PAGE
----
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How might an
accountant’s
familiarity with the
tabular
representation of
spreadsheets
facilitate or hinder
learning how to use a
relational DBMS?
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Importance of a WellStructured Relational
Database
Chapter
4
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Anomalies that may
occur in nonnormalized relational
tables.
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Normalization!
Anomalies! WOW!
You accountants are
an odd lot!
What is
normalization? Is
anything normal
around here?
Normalization
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A technique used to make
complex databases more
efficient by removing undesirable
redundancy.
Break one large table into several
smaller tables.
Normalization
Normalization starts with the
assumption that everything is initially
stored in one large table.
A set of rules is then followed to
decompose that initial table into a set
of normalized tables.
The objective is to produce a set of
tables that are in what is called third
normal form (3NF)
Normalization
Problems caused by redundancy:
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Storage inefficiencies
Processing inefficiencies
Errors
Update Anomaly
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When changes (updates) to data
values are not correctly
recorded.
Insert Anomaly
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There is no way to store
information about one entity in
the database without it being
associated with another entity
Delete Anomaly
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Unintended results arising from
deleting a row of data pertaining
to one entity and resulting in the
deletion of data regarding
another entity as well.
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Database Design
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Chapter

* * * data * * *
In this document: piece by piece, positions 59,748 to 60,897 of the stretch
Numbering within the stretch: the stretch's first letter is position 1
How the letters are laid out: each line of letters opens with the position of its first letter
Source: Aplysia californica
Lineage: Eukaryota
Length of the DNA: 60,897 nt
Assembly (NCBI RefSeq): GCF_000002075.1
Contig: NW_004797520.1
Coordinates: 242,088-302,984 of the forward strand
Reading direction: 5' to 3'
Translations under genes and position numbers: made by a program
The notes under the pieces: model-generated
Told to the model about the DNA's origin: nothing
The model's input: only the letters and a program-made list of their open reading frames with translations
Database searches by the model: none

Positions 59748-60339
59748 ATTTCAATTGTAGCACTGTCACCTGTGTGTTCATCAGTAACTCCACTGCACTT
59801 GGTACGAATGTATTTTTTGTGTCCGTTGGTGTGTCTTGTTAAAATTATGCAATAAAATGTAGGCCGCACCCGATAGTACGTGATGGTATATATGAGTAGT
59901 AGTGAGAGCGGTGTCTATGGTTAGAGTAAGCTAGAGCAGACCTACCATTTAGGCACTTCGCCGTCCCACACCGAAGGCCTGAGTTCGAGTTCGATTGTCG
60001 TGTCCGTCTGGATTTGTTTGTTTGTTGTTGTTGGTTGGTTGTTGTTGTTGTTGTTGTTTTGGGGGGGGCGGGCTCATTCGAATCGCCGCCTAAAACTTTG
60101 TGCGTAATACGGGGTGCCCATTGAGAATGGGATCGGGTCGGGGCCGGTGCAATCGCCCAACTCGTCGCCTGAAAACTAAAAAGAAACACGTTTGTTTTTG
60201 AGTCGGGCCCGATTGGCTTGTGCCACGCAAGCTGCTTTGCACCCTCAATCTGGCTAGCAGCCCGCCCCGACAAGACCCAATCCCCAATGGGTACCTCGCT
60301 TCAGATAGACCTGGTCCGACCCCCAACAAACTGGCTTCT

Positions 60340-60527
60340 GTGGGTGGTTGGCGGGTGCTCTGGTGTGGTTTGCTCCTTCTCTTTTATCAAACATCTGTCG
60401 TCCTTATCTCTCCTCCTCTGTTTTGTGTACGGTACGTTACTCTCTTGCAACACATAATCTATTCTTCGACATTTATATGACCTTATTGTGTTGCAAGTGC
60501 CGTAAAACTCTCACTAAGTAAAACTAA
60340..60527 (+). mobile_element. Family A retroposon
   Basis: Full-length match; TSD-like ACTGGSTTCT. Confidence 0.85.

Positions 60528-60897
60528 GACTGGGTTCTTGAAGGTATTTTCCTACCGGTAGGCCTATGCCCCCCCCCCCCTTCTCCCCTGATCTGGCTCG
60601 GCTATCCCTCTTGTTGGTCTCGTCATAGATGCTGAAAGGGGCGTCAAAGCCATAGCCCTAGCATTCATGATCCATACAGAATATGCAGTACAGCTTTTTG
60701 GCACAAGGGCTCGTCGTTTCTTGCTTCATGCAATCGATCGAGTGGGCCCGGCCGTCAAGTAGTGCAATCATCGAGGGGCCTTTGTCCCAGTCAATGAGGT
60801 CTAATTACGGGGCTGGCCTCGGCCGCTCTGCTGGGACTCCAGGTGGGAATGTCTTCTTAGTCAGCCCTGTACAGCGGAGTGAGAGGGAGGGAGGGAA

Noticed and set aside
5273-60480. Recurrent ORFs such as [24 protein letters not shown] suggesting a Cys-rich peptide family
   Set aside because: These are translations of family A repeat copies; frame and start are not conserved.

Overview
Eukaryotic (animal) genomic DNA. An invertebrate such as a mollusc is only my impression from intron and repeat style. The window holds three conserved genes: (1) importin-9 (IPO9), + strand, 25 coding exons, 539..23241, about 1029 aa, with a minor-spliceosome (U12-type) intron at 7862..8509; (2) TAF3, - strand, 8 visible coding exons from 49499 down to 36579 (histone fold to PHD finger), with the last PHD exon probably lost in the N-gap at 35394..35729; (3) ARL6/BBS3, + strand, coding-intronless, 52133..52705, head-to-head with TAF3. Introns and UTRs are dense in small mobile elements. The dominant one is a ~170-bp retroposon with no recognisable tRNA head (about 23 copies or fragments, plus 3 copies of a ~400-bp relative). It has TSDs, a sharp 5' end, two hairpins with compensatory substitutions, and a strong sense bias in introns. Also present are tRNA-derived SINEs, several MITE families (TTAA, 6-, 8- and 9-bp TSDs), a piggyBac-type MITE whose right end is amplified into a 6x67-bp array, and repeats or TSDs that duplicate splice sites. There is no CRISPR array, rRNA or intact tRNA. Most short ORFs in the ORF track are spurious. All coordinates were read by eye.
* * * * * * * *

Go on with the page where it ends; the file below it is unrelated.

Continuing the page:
4
Approaches to Database Design
Normalization
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Starts with the assumption that all data
is initially stored in a large nonnormalized table.
This table is then decomposed using a
set of normalization rules to create a
set of tables in the Third Normal Form.
Approaches to Database Design
Semantic Data Modeling
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The database designer uses his/her
knowledge about the business structure
to create a set of relational tables.
Database Design Objectives
Completeness
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Relevance
Accessibility
Up-to-dateness flexibility
Database Design Objectives
Efficiency
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Cost-effectiveness
Integrity
Security
Database Systems and the
Future of Accounting
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Database systems have the
potential to significantly alter
the nature of external reporting.
Database Systems and the
Future of Accounting
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Perhaps the most significant
effect of database systems will
be in the way that accounting
information is used in decision
making.